Systematic Review With Meta-Analysis

Lactobacillus Rhamnosus GG for Treating Acute Gastroenteritis in Children

A 2019 Update

Hania Szajewska; Maciej Kołodziej; Dorota Gieruszczak-Białek; Agata Skórka; Marek Ruszczyński; Raanan Shamir

Disclosures

Aliment Pharmacol Ther. 2019;49(11):1376-1384. 

In This Article

Results

For a flow diagram documenting the identification process for eligible trials, see Figure S1. Detailed characteristics of the included RCTs are presented in Table S2, and characteristics of the excluded trials are presented in Table S3. Eighteen RCTs that randomised 4208 participants (2201 in the experimental group and 2007 in the control group) who ranged in age from 1 month to 7 years (majority [12 trials] in children aged 36 months or less) were included[6,11,14–16,18–26,13,27–29] Among them, there were three RCTs that randomised 1295 participants[6,15,16] identified since our previous systematic review. The sample size in all included trials ranged from 36 to 971 participants. Included trials were carried out in countries such as Australia (in Aboriginal children), Brazil, Finland, India, Italy, Pakistan, Peru, Poland, Russia, Uruguay, and USA. One study (Guandalini et al[19]) was a multicentre study; however, it was performed predominantly in European countries. Except for two multi-centre trials,[6,19] the included studies were single-centre trials. There was also clinical heterogeneity among the trials in regard to type of treatment (inpatients and/or outpatients): 10 RCTs were carried out in inpatients; six, in outpatients; and two, in both inpatients and outpatients. The daily doses of L rhamnosus GG ranged from 1.2 x 108 CFU to 2 x 1012 CFU. The comparator treatment was placebo in nine trials and no L rhamnosus GG (oral rehydration solution or no intervention) in nine trials. In all studies, L rhamnosus GG was used in addition to rehydration therapy consisting of an oral rehydration solution and/or intravenous rehydration.

Risk of Bias in Included Studies

Most trials were at risk of bias for at least one of the domains (see Figure S2). Only 72% of trials adequately generated their randomisation sequence, only 56% adequately concealed allocation, and only 61% blinded participants, study personnel, and outcome assessors. There were incomplete outcome data in almost 28% of trials. Overall, only five studies were considered to be at low risk of bias with regard to adequate randomisation, allocation concealment, blinding, and follow-up.[6,11,23,24,28]

Heterogeneity and Publication Bias

Significant heterogeneity (I2 ≥ 50%) was found for both primary outcomes (ie, total stool volume [I 2 = 75%], duration of diarrhoea [I 2 = 99%]). Publication bias was formally only evaluated in the analysis of the duration of diarrhoea. There was no evidence of publication bias for this outcome (Egger test's test P = 0.51; see Figure S3). For other outcomes, publication bias was not formally assessed using a funnel plot due to the small number of studies (<10) included in the analyses.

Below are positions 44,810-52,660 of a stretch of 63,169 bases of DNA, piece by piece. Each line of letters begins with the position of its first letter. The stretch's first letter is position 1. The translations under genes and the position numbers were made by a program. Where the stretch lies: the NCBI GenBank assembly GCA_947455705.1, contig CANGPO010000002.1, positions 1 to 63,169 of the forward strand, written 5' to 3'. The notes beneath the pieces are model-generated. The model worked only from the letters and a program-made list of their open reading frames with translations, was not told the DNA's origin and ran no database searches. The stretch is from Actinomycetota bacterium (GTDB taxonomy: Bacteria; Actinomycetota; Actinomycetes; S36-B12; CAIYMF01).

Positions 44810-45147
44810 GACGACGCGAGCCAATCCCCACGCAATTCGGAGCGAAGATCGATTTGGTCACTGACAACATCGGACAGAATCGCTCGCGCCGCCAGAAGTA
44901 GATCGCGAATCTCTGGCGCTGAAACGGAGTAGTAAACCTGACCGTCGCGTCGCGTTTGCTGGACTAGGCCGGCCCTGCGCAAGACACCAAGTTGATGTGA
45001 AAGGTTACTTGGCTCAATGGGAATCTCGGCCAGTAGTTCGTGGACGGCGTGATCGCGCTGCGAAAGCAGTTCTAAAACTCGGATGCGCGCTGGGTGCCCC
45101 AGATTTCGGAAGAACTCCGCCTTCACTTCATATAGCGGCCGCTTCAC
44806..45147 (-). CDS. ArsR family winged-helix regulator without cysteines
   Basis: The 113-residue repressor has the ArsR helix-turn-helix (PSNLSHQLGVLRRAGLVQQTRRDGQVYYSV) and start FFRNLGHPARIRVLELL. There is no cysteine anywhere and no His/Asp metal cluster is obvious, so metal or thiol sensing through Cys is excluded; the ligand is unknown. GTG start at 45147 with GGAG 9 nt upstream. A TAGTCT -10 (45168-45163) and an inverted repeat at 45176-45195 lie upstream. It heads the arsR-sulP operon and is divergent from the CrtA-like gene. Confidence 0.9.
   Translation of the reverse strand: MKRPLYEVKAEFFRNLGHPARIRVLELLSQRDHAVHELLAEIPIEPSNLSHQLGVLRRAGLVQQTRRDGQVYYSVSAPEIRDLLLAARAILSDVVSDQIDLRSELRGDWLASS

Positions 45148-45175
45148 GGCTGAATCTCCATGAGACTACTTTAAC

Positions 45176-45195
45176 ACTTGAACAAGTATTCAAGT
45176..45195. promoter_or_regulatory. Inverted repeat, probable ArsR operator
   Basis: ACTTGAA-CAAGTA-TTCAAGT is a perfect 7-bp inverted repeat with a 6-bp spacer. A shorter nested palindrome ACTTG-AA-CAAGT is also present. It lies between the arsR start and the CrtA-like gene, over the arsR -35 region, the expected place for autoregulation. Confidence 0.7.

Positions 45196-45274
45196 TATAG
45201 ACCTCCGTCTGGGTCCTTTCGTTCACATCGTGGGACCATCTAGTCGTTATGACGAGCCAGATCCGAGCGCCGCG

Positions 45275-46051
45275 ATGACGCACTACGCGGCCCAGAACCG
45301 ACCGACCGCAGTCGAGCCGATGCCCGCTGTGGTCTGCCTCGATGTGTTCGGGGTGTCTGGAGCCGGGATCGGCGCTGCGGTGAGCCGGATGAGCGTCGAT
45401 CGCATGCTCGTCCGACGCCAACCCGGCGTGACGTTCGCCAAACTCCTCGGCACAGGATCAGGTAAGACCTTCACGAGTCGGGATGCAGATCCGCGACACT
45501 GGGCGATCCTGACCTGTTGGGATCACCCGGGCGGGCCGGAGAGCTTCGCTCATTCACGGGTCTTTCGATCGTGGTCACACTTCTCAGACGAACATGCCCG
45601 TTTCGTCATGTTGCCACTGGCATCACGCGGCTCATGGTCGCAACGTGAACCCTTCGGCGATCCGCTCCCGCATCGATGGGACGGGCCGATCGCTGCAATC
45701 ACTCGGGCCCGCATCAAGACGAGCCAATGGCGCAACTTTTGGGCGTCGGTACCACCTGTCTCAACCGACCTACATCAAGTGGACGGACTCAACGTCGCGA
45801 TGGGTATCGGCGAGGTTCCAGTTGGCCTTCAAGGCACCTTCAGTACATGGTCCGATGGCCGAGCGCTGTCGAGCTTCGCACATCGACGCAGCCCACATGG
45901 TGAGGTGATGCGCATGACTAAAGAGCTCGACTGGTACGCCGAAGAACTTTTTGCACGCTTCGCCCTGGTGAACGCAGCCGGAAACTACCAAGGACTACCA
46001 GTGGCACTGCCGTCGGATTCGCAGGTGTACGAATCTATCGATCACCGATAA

Effects

A summary of all of the results is presented in Table 1.

Stool volume. Compared with controls, L rhamnosus GG had no effect on the total stool volume (2 RCTs, n = 303) (Figure S4).

Duration of diarrhoea. A meta-analysis of 15 trials (3820 participants) showed a reduction in the duration of diarrhoea for those treated with L rhamnosus GG compared with placebo or no treatment (MD −0.85 days, 95% CI −1.15 to −0.56; high heterogeneity (I2 = 99%); Figure 1). Additionally, data on the duration of diarrhoea were reported in two other trials; however, the data were reported in a format that did not allow pooling of data. Nixon et al[26] reported that among US children, there was no significant difference in the median time until normal stool between the L rhamnosus GG and placebo groups (60 hours [interquartile range: 37-111] vs 74 hours [43-120], respectively, P = 0.37). However, among children who presented with more than 2 days of diarrhoea, the L rhamnosus GG group compared with the placebo group returned to normal stool earlier (51 hours [32-78] vs 74 hours [45-120], respectively, P = 0.02). Moreover, one study (Salazar-Lindo et al[23]) reported the duration of diarrhoea only in children who responded to the treatment within 5 days of admission. Children with ongoing diarrhoea were not further considered. For this reason, the data from this study are not included in our analysis.

Figure 1.

Forest plot of randomised controlled trials of Lactobacillus rhamnosus GG (high dose and low dose) vs control in acute gastroenteritis. Effect on duration of diarrhoea

As intended, a number of pre-planned subgroup analyses were performed.

Dose. L rhamnosus GG was effective when used at a daily dose ≥1010 CFU (11 RCTs, n = 2764, MD −0.83, 95% CI −1.17 to −0.49) and <1010 CFU (4 RCTs, n = 1056, MD −0.92, 95% CI −1.83 to −0.02); however, the latter dose produced results of borderline significance (Figure 1). The test for subgroup differences suggests that there is no significant difference (P = 0.90), meaning that dose does not modify the treatment effect. However, a smaller group of trials and participants contributed to the <1010 CFU subgroup (4 RCTs, n = 1056) than to the ≥1010 CFU subgroup (11 RCTs, n = 2764), indicating that the analysis may not be able to detect subgroup differences.